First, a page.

Two premature babies have died after an outbreak of a rare infection in the neonatal intensive care unit at the University Hospital of North Staffordshire.
Both babies were born before 28 weeks and died in July. Five other children were isolated after it was found they were carrying the Serratia marcescens infection.
Serratia marcescens causes urinary tract, wound and bloodstream infections, which tend to be associated with critical care units.
Chief executive of the trust Julia Bridgewater said: “The trust identified an infection in our neonatal intensive care unit (NICU) in July, Serratia marcescens, that can affect babies born extremely premature.
“Sadly two babies who died, both born before 28 weeks, had this uncommon infection, and post-mortems confirmed Serratia marcescens as the cause of death. The families of the two babies were informed at the time of this infection.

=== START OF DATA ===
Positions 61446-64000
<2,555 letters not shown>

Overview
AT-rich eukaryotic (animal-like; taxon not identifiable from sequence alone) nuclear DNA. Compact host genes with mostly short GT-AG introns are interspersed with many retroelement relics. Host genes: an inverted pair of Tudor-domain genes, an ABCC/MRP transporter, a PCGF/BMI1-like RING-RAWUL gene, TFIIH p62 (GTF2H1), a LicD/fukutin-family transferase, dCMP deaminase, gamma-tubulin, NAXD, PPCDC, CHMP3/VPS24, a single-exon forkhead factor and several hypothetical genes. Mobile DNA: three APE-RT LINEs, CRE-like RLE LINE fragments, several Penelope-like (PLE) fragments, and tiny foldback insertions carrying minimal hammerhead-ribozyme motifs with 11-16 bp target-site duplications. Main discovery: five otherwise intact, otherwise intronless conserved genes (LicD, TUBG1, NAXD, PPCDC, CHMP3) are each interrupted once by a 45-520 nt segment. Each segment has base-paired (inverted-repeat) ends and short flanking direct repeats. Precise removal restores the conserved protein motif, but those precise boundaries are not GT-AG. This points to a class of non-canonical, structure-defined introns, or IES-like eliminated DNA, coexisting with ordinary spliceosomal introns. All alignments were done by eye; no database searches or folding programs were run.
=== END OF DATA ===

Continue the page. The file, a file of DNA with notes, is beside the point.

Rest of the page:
“The trust would like to offer its sincere condolences to those families who have lost a baby.”
Jeorge Orendi, consultant microbiologist, said: “As a precaution the trust temporarily closed NICU to new admissions and the five other babies who were carrying the organism, but were not unwell, were isolated.
“One of those five babies continues to be treated on the unit for other conditions and will remain here at University Hospital in isolation until they are well enough to go home.”
Information supplied to HSJ